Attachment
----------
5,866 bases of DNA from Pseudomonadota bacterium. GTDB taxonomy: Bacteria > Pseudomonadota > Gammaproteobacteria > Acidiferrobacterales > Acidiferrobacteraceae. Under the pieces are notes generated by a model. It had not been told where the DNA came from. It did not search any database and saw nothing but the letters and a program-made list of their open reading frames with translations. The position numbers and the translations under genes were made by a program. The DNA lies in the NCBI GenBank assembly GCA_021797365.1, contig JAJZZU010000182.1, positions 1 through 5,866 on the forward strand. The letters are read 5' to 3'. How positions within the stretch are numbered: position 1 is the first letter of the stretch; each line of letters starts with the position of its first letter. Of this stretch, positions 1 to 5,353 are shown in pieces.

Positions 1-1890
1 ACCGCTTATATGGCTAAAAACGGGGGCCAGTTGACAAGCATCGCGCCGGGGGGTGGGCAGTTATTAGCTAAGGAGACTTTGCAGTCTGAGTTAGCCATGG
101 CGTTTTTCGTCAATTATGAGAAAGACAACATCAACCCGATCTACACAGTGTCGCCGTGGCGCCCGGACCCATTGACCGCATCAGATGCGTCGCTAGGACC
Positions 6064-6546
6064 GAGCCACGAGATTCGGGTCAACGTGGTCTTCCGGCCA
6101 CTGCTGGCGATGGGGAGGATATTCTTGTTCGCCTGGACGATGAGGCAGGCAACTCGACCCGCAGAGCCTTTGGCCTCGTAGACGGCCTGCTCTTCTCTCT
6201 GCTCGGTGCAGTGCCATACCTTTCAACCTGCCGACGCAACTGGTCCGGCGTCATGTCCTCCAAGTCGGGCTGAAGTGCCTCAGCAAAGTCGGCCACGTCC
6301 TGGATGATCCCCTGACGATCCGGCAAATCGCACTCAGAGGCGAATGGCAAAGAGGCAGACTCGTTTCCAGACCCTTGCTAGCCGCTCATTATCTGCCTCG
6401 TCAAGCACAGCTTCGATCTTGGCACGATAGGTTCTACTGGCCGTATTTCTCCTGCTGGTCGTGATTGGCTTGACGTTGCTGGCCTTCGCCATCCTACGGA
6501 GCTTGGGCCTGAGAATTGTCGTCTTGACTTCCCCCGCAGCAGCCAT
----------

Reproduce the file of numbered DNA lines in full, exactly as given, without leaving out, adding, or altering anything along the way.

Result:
5,866 bases of DNA from Pseudomonadota bacterium. GTDB taxonomy: Bacteria > Pseudomonadota > Gammaproteobacteria > Acidiferrobacterales > Acidiferrobacteraceae. Under the pieces are notes generated by a model. It had not been told where the DNA came from. It did not search any database and saw nothing but the letters and a program-made list of their open reading frames with translations. The position numbers and the translations under genes were made by a program. The DNA lies in the NCBI GenBank assembly GCA_021797365.1, contig JAJZZU010000182.1, positions 1 through 5,866 on the forward strand. The letters are read 5' to 3'. How positions within the stretch are numbered: position 1 is the first letter of the stretch; each line of letters starts with the position of its first letter. Of this stretch, positions 1 to 5,353 are shown in pieces.

Positions 1-1890
1 ACCGCTTATATGGCTAAAAACGGGGGCCAGTTGACAAGCATCGCGCCGGGGGGTGGGCAGTTATTAGCTAAGGAGACTTTGCAGTCTGAGTTAGCCATGG
101 CGTTTTTCGTCAATTATGAGAAAGACAACATCAACCCGATCTACACAGTGTCGCCGTGGCGCCCGGACCCATTGACCGCATCAGATGCGTCGCTAGGACC
Positions 6064-6546
6064 GAGCCACGAGATTCGGGTCAACGTGGTCTTCCGGCCA
6101 CTGCTGGCGATGGGGAGGATATTCTTGTTCGCCTGGACGATGAGGCAGGCAACTCGACCCGCAGAGCCTTTGGCCTCGTAGACGGCCTGCTCTTCTCTCT
6201 GCTCGGTGCAGTGCCATACCTTTCAACCTGCCGACGCAACTGGTCCGGCGTCATGTCCTCCAAGTCGGGCTGAAGTGCCTCAGCAAAGTCGGCCACGTCC
6301 TGGATGATCCCCTGACGATCCGGCAAATCGCACTCAGAGGCGAATGGCAAAGAGGCAGACTCGTTTCCAGACCCTTGCTAGCCGCTCATTATCTGCCTCG
6401 TCAAGCACAGCTTCGATCTTGGCACGATAGGTTCTACTGGCCGTATTTCTCCTGCTGGTCGTGATTGGCTTGACGTTGCTGGCCTTCGCCATCCTACGGA
6501 GCTTGGGCCTGAGAATTGTCGTCTTGACTTCCCCCGCAGCAGCCAT